How to Draw With a Grid

How to Draw With a Grid
Art Tips, Painting, Pen Sketching, Pencil Sketch

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Knowing how to draw is a very individual learning process. There are so many different drawing techniques and everyone has different opinions on what is the correct way to learn to draw. I feel the correct ways are the ones that work for you. (Draw With a Grid)

This certainly gave me the basics, and is one method I use for my preliminary drawings for my paintings. Sometimes, though, I still have difficulty getting the right proportions or prospective. When I’m having a problem with that, I frequently use a technique of drawing with a grid.

I do a lot of photography for reference pictures for my paintings, so I am able to have a good supply of pictures that I can copy and draw a grid on.

Sometimes I don’t have what I need, especially some kind of bird or other animal, so I have to find a different resource. When I have to do that, I am very careful about respecting other people’s copyright. In turn, I hope that people respect mine.

What I would like to do in this article is discuss how to go about using a grid. It is a simple process and easy for the new artist to follow.

The Value in Using a Grid is that:

It teaches you to pay attention to the relationship of one line to another

It makes you practice the technique over and over again

It makes you focus on only one square at a time so you are not overwhelmed by the enormity of the bigger picture

You are rewarded for all your efforts and practice by having a completed drawing that you can be proud of.

I can remember the first time I tried this technique in my younger years. I had wanted to draw a horse, but I just couldn’t get the proportions right. I had a great photo of a colt I had taken at a friend’s farm and really wanted to draw it.

After several unsuccessful attempts and about 2 hours of time (I’m a very persistent person), I finally drew the grid on a copy of the picture and in 30 minutes, I had a fantastic drawing.

How Do You Begin?

It is best that you start out with a picture that does not have too much detail. You are not going to copy everything on the picture, only the main features that you feel are best draw out this way.

Initially plan on making the drawing the same size as the picture. You do this by, for example, making a one inch grid pattern on both the picture and the paper you will be drawing on.

Later, if you want to do a drawing that is a different size than the original, you use two different grid sizes. For example, to make the drawing twice as big as the picture, draw 1 inch grids on the picture and 2 inch grids on the drawing paper.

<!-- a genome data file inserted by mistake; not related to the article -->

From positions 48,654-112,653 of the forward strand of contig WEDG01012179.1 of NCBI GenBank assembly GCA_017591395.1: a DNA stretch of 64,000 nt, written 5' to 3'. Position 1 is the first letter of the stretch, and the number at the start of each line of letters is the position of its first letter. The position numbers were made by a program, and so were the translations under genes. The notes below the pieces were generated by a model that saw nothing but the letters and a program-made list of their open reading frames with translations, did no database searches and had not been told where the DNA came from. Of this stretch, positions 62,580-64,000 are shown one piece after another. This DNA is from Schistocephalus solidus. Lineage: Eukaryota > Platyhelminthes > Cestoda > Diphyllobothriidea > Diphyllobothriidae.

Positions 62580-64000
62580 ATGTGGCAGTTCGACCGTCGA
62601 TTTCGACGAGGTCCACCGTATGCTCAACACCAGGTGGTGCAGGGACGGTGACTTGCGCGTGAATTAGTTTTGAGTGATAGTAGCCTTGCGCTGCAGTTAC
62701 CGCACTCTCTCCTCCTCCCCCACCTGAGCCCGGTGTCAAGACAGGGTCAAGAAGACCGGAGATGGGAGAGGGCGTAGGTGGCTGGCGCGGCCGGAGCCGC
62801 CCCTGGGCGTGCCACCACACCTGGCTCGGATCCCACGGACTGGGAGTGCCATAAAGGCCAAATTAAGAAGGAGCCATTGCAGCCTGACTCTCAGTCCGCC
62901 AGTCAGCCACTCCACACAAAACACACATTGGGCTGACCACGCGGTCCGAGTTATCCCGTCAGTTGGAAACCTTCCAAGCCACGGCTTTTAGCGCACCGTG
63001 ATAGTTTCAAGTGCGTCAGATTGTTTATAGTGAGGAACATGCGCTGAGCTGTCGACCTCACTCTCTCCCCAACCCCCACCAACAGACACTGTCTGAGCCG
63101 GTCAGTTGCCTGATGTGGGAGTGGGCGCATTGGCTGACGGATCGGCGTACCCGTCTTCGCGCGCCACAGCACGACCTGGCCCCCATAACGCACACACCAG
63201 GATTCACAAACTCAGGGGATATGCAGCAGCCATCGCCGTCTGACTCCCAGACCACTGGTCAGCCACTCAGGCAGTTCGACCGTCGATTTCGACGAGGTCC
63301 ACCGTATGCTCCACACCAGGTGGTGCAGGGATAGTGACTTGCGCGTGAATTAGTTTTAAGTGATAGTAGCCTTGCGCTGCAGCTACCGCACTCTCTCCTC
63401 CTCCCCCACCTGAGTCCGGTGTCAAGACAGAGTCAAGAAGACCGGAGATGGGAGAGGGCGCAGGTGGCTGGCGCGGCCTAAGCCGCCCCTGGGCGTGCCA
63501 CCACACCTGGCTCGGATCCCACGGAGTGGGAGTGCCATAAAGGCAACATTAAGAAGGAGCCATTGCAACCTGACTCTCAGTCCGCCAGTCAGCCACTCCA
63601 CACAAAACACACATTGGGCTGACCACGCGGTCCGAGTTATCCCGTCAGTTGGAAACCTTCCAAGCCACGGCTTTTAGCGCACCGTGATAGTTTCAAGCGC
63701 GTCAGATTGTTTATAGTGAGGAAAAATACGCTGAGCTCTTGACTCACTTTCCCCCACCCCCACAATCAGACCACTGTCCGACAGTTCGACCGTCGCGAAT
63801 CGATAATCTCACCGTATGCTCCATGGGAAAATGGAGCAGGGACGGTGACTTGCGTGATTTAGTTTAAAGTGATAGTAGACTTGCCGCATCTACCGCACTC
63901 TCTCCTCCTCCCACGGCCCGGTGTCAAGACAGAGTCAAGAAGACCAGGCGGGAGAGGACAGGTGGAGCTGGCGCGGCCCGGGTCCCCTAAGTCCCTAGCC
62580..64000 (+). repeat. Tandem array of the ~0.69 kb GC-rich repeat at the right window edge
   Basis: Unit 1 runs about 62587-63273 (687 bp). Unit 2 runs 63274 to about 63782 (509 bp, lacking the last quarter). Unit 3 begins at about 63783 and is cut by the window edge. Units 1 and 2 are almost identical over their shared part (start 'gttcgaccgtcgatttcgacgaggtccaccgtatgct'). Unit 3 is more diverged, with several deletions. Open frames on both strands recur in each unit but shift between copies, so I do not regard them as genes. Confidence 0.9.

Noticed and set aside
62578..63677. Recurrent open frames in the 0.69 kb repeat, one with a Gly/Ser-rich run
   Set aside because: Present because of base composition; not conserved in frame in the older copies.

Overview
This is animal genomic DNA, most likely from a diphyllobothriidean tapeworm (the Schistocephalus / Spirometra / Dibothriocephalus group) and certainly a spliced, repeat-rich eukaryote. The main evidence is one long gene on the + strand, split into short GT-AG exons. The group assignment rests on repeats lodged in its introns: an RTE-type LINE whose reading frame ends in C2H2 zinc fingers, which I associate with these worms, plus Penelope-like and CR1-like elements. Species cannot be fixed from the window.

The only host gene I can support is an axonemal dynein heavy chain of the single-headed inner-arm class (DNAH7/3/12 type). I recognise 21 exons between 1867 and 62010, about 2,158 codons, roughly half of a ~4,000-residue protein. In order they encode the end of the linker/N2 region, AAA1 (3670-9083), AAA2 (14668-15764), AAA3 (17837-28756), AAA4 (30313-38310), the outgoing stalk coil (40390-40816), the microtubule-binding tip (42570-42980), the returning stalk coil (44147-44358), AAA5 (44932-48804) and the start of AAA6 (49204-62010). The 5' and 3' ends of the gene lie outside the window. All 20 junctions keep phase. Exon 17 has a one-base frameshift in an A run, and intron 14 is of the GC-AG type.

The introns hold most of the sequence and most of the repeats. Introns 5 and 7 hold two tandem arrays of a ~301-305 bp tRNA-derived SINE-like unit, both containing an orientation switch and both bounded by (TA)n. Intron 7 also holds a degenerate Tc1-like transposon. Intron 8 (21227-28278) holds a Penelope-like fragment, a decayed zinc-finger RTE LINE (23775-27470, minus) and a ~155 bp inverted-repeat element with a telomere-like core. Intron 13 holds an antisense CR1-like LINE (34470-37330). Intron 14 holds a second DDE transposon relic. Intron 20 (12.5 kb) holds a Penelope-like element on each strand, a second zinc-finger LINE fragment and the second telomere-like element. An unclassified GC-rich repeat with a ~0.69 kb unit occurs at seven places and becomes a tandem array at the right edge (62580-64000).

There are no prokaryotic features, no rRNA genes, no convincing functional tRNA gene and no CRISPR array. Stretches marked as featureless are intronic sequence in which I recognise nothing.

Next, start drawing, one box at a time. Be sure to count out your squares so you start at a point where you have enough squares left to complete the drawing.

Focus on the relationship of the lines in that square. Do not worry about the lines in the adjoining squares. Only focus on one square at a time

Before you know it, you have a complete drawing.

What do You Do Next?

This is only a brief discussion of using a grid as one of your drawing techniques. Some people scoff at it as “cheating” and not really requiring any talent. But, if you are a new artist trying to learn how to draw, this is perfect for you.

One of the biggest problems I have seen with my students, is that they do not pay attention to what they are actually seeing. They draw what they think they see and usually, it is distorted by logic.

Drawing with a grid

Forces you to focus on line relationships,

Makes you practice it over and over again,

And gives you a completed picture that represents what you actually see, not what you think you see.

Once you have learned the skill of looking at line relationships, you will not need the grid. Although, even as an experienced artist, sometimes you need the grid to get you past a problem you are having with a specific drawing.

There are no dead fast rules of what is right to help you learn how to draw and keep on drawing. What works for you at the time is what is right. Having tried many different drawing techniques, is what will help you succeed throughout your career. You will know what to use when the situation calls for it.

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